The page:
To North Carolina natives Brielle and Michelle Wright, the land takes on an almost familial relationship. It’s something that has been with their family for so long that it has become a part of them. To understand their relationship to the land is to understand everything that they’re doing with their organization, the Farmer’s B.A.G.
At face value, the Farmer’s B.A.G., which stands for Black Abundant and Gifted, is a small-town organization that works to bring the agriculture industry to residents of their community. But, the organization itself has a much stronger purpose.
The Farmer’s B.A.G. is a community outreach program that focuses on assisting older farmers, educating young people about the agriculture industry and addressing food insecurity. The programs are conducted on the 11-acre property passed down to them by their late great-grandfather. It is outfitted with several gardens and beehives, with more room to grow. The sisters make regular appearances at local farmers’ markets to sell jams and jellies made with their homegrown fruit to fund their developing programs too.
The project was born during the quarantine period of 2020 when Brielle, an employee for the U.S. Department of Agriculture (USDA), and her sister Michelle, who has a background in psychology and public health, realized that there was a use for their skill sets that could bring about positive change in their community.
While their medium is agriculture, their focus is really on healing and meeting the needs of their community. On a call with Garden & Health, Michelle described their mission, saying, “it’s about bringing people together so that we can focus on the trauma that’s actually associated with the land – you see this in communities of color, where there are bad memories and shared experiences when it comes to sharecropping.“ She adds, “the conversation that we’re having is about agriculture, but it’s also about the community. It’s about building generational wealth but it’s also about healing because we want families to be healthy and thriving.”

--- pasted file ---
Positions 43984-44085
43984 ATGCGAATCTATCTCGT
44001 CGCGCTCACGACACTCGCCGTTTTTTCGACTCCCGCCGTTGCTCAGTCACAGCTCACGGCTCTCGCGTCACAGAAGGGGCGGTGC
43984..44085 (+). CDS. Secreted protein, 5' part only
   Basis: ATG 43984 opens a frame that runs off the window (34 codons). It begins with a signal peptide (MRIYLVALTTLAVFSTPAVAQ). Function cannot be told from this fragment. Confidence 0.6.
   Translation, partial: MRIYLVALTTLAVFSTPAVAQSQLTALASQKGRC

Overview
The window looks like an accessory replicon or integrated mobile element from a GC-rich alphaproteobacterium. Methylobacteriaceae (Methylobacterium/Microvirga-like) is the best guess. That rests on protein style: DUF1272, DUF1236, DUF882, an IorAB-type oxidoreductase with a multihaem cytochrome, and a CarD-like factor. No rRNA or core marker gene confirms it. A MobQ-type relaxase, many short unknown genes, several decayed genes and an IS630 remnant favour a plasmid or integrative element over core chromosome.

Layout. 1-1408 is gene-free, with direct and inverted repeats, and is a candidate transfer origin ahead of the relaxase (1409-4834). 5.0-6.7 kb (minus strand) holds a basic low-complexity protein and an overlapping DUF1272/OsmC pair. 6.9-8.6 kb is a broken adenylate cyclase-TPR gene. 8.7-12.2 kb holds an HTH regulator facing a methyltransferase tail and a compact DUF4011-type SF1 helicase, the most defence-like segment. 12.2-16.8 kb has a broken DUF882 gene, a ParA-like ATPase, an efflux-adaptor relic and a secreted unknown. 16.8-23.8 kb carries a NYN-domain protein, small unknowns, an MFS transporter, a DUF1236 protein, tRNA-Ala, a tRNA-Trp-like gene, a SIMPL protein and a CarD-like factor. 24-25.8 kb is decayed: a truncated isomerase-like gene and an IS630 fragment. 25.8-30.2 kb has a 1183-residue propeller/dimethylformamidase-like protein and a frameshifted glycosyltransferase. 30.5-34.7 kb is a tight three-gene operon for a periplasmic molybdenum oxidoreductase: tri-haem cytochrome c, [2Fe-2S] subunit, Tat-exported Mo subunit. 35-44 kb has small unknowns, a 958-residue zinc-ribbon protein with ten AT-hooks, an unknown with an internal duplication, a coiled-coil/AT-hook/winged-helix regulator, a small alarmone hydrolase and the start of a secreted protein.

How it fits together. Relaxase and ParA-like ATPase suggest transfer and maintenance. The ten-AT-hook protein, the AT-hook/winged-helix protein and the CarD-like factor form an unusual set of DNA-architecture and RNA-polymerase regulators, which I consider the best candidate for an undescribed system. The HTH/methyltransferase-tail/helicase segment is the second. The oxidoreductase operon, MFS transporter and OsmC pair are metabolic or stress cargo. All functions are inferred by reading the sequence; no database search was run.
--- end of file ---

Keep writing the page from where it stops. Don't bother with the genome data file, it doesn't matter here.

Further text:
In providing outreach to their community, the Wright sisters also want to use their organization to promote diversity in the agriculture industry. With Brielle and Michelle being black women, two segments of the agriculture industry that are severely underrepresented, they see it as their duty to speak up. Brielle touched on this underrepresentation she’s experienced in an article she wrote for the USDA, saying, “I think many people perceive Black farmers as being nonexistent. But there’s a shift that’s happening. Black and Brown people understand that the land provides when you work it. It can provide a living. It can provide a fresh perspective.“
Earlier this year, their organization was recognized on the Kelly Clarkson Show. They received a $10,000 donation from agricultural equipment company, Bobcat, to support their growing organization. When asked how they would use the money, they replied, “our first priority was to give. We know how much of a struggle it is to be new in this industry, so we wanted to give $1,000 to two individual female Black farmers. This will help them get certifications and licenses that they need to start their businesses.”
Still, their focus on enriching the community and bringing diversity into the world of agriculture is really a product of their upbringing. Both sides of their family are very involved in farming. Part of the beauty of this organization is to see how they honor the people who instilled the farming passion in them and fostered the love for their community. They honor the legacy of their great-grandmother, now 103, who taught them how to plant seeds and tend to the animals. They also honor the legacy of their great-grandfather, a landowner from Elizabethtown, NC, who sold a majority of his land to other African-American families before he passed, as a way to enrich and develop their community. Michelle said that “our family has always been a community of givers, and I think wanting to be able to replicate that is a really powerful motivation for us.”
In talking with Brielle and Michelle about their visions for this growing organization, they frequently used the word “legacy.” When I asked them about it, they described a broad vision that encompasses not their local community, but a community of farmers working to overcome generational economic struggles. They want to build “a community that is sustainable and thriving,” that allows businesses to “pop up and thrive,” and allows them to “to increase diversity within the field of agriculture.”
When I asked them where they are operating right now they said ‘North Carolina, today,“ but eventually it seems they have their sights set on something much bigger.